Bonding your small business

(Editor’s note: Today’s guest column comes from Alex Levin. It’s on a topic that I frankly know almost nothing about but which is very important to some small businesses. I hope you find it helpful.)

For those finally fulfilling their lifelong dream of becoming their own boss, starting a new business requires patience, determination and…paperwork. From legal documents to licensing requirements, understanding what is necessary to open your doors can be confusing. In addition to filing the typical paperwork, such as obtaining a business identification number or federal tax ID, certain industries are required to obtain a surety bond in order to operate. Although commonly required, much is unknown about their function, cost and protection. To help clear up the mystery behind the bonding process, the following is an overview into surety bonds.


Surety bonds are contracts between three parties:

  • An obligee: the entity (typically the government) requiring the bond
  • A principal: the individual or business purchasing the bond
  • Surety: the agency who is selling and providing the bond.

The protection of surety bond in most cases falls on behalf of consumers. Should the bonded business be at fault for acts protected by the bond’s stipulations, a claim can be filed against the bonded business.

Surety Bonds Types

There are thousands of surety bonds that protect consumers in industries ranging from health care to sales and finance. Researching local government regulations is a quick way to assess if your new business is required to be bonded. Bonds are typically divided into three main categories: commercial, contract and court. Contract bonds primarily refer to work on large construction projects, while court bonds secure financial compensation until an official ruling has been filed. The category of commercial bonds is the largest category with the widest range of industries included. An online search of commercial bonds surety bonds or searching surety bonds by state is a quick way to gauge what is required of your new business.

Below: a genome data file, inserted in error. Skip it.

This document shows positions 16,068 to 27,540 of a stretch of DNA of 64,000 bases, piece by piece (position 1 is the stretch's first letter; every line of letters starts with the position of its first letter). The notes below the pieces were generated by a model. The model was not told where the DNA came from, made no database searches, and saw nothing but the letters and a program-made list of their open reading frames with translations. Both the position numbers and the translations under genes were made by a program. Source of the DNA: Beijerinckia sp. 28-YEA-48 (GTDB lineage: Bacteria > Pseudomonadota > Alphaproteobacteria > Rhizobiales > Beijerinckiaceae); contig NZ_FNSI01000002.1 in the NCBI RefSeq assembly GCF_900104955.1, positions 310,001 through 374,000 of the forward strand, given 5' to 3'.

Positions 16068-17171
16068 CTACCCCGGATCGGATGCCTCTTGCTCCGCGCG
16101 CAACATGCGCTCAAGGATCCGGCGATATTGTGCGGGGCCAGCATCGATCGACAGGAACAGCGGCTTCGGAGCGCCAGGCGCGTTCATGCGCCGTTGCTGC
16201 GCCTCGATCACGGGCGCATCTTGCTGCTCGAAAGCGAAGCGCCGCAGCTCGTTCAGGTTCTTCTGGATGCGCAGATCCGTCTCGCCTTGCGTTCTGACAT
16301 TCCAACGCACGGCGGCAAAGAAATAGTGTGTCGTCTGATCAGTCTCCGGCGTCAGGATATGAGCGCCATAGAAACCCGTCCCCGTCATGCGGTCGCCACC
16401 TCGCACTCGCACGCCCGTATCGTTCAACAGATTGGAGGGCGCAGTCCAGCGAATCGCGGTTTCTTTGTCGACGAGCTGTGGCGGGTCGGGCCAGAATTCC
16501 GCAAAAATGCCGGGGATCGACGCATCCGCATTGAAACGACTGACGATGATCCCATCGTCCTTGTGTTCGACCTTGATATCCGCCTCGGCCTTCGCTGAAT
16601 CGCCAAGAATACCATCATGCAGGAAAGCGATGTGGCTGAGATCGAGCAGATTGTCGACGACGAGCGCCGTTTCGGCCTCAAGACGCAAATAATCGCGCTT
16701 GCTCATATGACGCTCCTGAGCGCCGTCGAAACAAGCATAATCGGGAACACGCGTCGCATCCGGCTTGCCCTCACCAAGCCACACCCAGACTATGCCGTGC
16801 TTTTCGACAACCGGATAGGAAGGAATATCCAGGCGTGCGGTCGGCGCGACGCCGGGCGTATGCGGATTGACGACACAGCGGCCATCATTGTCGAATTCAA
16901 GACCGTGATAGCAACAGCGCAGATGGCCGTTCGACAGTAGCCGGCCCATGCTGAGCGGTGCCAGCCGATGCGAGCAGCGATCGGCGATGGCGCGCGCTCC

Getting Bonded

Prior to obtaining a surety bond, small business owners should remember:

1)   Claims filed against surety bonds will be your responsibility. Although surety agencies technically protect the obligee from certain fraudulent activities, once initial reparations are paid, the surety company will seek reimbursement from the principal – or the individual/business who obtained the bond. This is the main difference between surety bonds and insurance. Insurance helps protect consumers in times of hardship or loss. Should an event occur that is covered by insurance, the agency who sold the policy will pay damages. On the other hand, while surety bonds do protect the obligee, or in some cases the consumer, the bonded company will always be held responsible to repay any valid claims that are filed against them. Therefore it is necessary for the bonded business to practice ethically and within the bond’s protections.

2)   Surety bonds are not a fixed fee. Prior to selling a bond, a surety will perform a risk assessment of new businesses that includes investigating the financial security of the applicant. Those with less than average credit will pay higher rates – anywhere from 5 to 20 percent of the bond amount.

3)   Bonding rates can fluctuate based on one’s geographic area. Different government agencies have established regulations for certain bond types. Many even have set bond amounts required for businesses to operate. For example, certain notaries are required to obtain a $5,000 bond while other jurisdictions specify they acquire a $10,000 bond.


Alex Levin is a writer and marketing specialist for several nationwide surety agencies. For more information, visit

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